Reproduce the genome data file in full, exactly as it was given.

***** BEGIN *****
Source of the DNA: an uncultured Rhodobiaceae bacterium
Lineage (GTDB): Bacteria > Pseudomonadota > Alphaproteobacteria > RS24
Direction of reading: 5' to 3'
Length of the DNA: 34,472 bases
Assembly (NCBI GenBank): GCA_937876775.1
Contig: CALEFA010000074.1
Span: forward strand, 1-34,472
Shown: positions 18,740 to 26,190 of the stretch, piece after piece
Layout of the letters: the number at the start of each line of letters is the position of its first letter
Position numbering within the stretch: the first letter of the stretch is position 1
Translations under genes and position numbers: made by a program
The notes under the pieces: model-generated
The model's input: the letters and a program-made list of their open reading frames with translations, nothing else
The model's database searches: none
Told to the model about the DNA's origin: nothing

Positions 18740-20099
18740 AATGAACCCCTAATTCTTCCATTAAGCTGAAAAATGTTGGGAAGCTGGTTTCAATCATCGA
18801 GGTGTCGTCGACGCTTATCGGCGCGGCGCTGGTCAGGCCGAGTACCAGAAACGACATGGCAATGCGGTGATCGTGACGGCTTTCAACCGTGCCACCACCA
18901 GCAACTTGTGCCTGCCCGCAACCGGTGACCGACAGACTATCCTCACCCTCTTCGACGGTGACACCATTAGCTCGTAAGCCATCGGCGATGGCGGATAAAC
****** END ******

Source of the DNA: an uncultured Rhodobiaceae bacterium
Lineage (GTDB): Bacteria > Pseudomonadota > Alphaproteobacteria > RS24
Direction of reading: 5' to 3'
Length of the DNA: 34,472 bases
Assembly (NCBI GenBank): GCA_937876775.1
Contig: CALEFA010000074.1
Span: forward strand, 1-34,472
Shown: positions 18,740 to 26,190 of the stretch, piece after piece
Layout of the letters: the number at the start of each line of letters is the position of its first letter
Position numbering within the stretch: the first letter of the stretch is position 1
Translations under genes and position numbers: made by a program
The notes under the pieces: model-generated
The model's input: the letters and a program-made list of their open reading frames with translations, nothing else
The model's database searches: none
Told to the model about the DNA's origin: nothing

Positions 18740-20099
18740 AATGAACCCCTAATTCTTCCATTAAGCTGAAAAATGTTGGGAAGCTGGTTTCAATCATCGA
18801 GGTGTCGTCGACGCTTATCGGCGCGGCGCTGGTCAGGCCGAGTACCAGAAACGACATGGCAATGCGGTGATCGTGACGGCTTTCAACCGTGCCACCACCA
18901 GCAACTTGTGCCTGCCCGCAACCGGTGACCGACAGACTATCCTCACCCTCTTCGACGGTGACACCATTAGCTCGTAAGCCATCGGCGATGGCGGATAAAC